2020 has been the worst year in India’s recent history with economic recession, covid crisis and China’s incursion on India’s border, says Mr Sudhir Jalan, Chairman, Neo Foods. He says that even after a rebound in growth next year, India’s GDP could still be 2% lower in March 2022 compared to March 2020, signifying a loss of two years for the country.
“Something dramatic needs to be done to change the mood of the nation,” says T V Mohandas Pai, Chairman, Manipal Global Education Services. He suggests abolishing long-term capital gains for the next five years, reducing tax for the middle class, cutting circle rates to lower house prices, and extending incentives of mobile phone makers to the entire manufacturing sector.
Mr Pramod Bhasin, Founder, Genpact and Chairman, Clix Capital advises giving stimulus money to companies that hire more people and allowing state governments to borrow overseas, as they cannot pay even salaries without the GST money. He also suggests unlocking of value stuck in land, infrastructure and legal disputes.
Mr Harsh Pati Singhania, Vice Chairman & Managing Director, JK Paper Ltd suggests putting money in people’s hands and monetizing deficit, as inflation is low and oil prices are benign. He also recommends an urban MNREGA scheme as large number of jobs are lost in the urban informal economy. “The government has to stretch itself despite the risks and constraints on revenues because taxes will come back only when consumption comes back,” he says.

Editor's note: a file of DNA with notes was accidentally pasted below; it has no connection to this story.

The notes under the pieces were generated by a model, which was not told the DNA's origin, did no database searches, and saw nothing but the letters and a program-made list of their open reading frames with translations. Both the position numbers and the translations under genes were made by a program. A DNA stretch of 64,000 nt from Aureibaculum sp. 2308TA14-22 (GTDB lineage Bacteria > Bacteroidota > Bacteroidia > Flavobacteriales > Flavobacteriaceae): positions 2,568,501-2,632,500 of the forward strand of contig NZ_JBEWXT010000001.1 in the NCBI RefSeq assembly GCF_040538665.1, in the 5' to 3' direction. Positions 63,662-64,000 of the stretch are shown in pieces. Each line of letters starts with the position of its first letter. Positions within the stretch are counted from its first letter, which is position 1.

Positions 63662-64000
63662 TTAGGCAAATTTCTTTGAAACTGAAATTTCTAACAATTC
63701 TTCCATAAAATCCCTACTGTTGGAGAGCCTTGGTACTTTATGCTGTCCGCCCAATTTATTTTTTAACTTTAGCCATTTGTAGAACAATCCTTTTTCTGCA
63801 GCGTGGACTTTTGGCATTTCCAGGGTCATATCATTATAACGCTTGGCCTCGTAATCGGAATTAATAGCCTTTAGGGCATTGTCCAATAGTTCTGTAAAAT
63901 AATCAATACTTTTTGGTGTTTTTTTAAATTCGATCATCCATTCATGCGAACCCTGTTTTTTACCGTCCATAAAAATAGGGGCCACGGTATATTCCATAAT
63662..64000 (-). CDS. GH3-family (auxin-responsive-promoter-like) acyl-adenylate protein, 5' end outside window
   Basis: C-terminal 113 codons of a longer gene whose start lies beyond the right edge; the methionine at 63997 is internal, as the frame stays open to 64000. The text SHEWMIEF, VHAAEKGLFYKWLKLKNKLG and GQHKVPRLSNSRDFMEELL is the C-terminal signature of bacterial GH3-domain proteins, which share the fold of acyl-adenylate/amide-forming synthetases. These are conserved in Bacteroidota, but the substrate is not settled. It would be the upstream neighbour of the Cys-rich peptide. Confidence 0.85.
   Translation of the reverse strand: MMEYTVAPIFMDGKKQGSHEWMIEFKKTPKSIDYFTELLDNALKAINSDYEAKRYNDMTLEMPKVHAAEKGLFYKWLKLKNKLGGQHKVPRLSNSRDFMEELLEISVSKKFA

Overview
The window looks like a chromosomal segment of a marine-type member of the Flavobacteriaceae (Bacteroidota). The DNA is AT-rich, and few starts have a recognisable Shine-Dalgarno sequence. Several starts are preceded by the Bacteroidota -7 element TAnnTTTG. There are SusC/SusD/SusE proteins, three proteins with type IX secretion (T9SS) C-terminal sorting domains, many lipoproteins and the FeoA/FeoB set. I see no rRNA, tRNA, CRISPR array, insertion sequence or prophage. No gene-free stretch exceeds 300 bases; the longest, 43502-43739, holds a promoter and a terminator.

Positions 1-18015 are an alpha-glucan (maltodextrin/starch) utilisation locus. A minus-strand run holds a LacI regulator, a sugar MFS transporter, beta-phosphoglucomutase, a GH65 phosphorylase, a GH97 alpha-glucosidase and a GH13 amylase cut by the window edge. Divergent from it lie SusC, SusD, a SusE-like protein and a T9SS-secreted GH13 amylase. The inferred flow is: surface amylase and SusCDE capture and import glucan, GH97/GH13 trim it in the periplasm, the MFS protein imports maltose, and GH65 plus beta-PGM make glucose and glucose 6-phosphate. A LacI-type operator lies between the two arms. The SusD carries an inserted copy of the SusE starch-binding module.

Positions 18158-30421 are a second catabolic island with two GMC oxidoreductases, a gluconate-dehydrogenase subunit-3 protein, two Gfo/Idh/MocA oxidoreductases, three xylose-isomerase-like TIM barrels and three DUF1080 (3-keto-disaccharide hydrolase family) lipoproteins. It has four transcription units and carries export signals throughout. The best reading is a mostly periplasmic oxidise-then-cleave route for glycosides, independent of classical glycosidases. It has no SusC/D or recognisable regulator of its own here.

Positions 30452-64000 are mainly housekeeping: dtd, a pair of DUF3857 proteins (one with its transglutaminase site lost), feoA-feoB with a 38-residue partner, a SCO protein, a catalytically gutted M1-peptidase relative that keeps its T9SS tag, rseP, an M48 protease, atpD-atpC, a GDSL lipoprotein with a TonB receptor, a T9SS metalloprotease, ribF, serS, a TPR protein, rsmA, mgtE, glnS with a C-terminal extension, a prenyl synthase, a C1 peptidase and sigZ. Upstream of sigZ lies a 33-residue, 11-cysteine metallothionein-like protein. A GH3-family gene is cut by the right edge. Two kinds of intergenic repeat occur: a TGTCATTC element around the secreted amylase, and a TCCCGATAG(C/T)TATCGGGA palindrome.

Mr C K Ranganathan, Chairman and Managing Director, CavinKare Pvt Ltd says that recreating the lost jobs and creating confidence to invest are the keys to economic recovery.
They were speaking at the 47th National Management Convention of All India Management Association (AIMA).
According to Mr Bhasin, the attempt to revive economy by channelling assistance through banks would not work because the banks already have an NPA problem. The credit guarantee schemes too will take time to make an impact, and “by then the patient might die,” he says.
Mr Singhania says that supply is not the issue and the constraint in many businesses is the demand. “Despite the fear that stimulus money may end up as savings, government still has to do it,” he says, adding that the government can monitor the money’s use the in accounts linked to Jan Dhan and other welfare schemes.
Mr Singhania wants the government to promote domestic industry and have free trade only on fair terms. He points out that Indian companies face non-tariff barriers everywhere and India should not shy away from using the same means.
Mr Pai says that the government can borrow overseas to lower its borrowing cost from 7% to 5%, as much of its budget goes into servicing its debt. However, Mr Singhania says that India should be careful in borrowing overseas as any large exposure to foreign debt could create trouble if any sudden unfavourable event occurs.
The CEOs gave up to 2 years to the economy to recover the pre-covid level.